Online lung cancer calculator is saving lives

Tool 90 per cent accurate predicting whether or not lung nodules are cancerous.

Lung cancer continues to be the most common cause of cancer death in Canada and around the world. Each year, it kills 20,000 Canadians. That’s more than breast, prostate, cervical, and colorectal cancer combined. Although the prospect of surviving clinically diagnosed lung cancer is often bleak, a tool that calculates a person’s risk of developing lung cancer offers new hope by allowing for potentially life-saving early detection of the disease.

Vancouver Coastal Health Research Institute scientist Dr. Stephen Lam has been part of the multicenter Pan-Canadian Early Detection of Lung Cancer Study (PanCan), which was a six-year collaborative research effort that in 2014 resulted in the Lung Cancer Risk Calculator. 

The calculator is an effective online tool for clinicians treating patients at high-risk for developing lung cancer who have been identified through a computerized tomography (CT) scan as having one or more spots (nodules) on one or both lungs.

Clinicians use the tool by inputting information about the nodule and other variables, such as the patient’s age, gender, family history of lung cancer, etc., into the calculator and it estimates the probability that a lung nodule will be diagnosed as cancer within a two- to four-year follow-up period.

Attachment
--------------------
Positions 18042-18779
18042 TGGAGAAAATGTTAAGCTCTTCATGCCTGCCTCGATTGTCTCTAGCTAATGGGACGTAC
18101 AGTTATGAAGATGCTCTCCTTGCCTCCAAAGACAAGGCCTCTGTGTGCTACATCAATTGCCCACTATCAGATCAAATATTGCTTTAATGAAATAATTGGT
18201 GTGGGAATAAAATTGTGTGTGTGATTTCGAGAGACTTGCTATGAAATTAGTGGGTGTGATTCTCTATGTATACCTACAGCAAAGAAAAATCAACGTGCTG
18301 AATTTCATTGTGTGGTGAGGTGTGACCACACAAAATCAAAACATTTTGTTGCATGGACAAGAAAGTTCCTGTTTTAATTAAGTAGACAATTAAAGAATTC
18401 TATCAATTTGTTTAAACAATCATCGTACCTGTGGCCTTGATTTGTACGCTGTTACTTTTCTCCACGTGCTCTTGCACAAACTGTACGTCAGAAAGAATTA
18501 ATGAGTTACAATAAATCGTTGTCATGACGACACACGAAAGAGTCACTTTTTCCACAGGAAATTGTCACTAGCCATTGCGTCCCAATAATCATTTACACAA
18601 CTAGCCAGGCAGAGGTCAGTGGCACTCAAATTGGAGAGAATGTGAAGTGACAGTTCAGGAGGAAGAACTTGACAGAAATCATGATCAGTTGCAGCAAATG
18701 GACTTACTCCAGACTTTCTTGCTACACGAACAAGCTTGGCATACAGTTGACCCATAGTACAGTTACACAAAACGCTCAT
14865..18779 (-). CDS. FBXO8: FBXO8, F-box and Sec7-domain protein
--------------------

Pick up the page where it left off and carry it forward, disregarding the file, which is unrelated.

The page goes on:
The Lung Cancer Risk Calculator was found to accurately classify a nodule as benign or malignant nine times out of ten, and the PanCan team’s findings showing its efficacy were published in The New England Journal of Medicine.

The PanCan team’s prediction model, developed by Brock University epidemiologist Dr. Martin Tammemägi, Dr. John Mayo, Head of Radiology at Vancouver General Hospital, and Dr. Lam, makes up for a lack of standard practice guidelines around how to follow-up lung nodules that appear on CT scans.

“There’s actually a variable pattern of practice because of the many guidelines around – there’s no standard for what to do – e.g. repeat CT scan, PET scan or biopsy – about a nodule found on a CT scan unless they are very big, in which case a clinician would likely biopsy it,” says Dr. Lam, Professor of Medicine the University of British Columbia and chair of B.C.’s Provincial Lung Tumour Group at the BC Cancer Agency. “The problematic ones are those that are less than 2 cm – people don’t entirely know what to do with those.”

Since it was published online, the calculator has been downloaded thousands of times as an Apple App and is also accessible through the Brock University and Terry Fox Research Institute websites. Other research groups have since also validated its efficacy and the U.S. American College of Radiology and British Thoracic Society recommends the calculator as part of their guidelines for nodule management.

“Use of this tool is becoming standard practice around the world,” explains Dr. Lam. 

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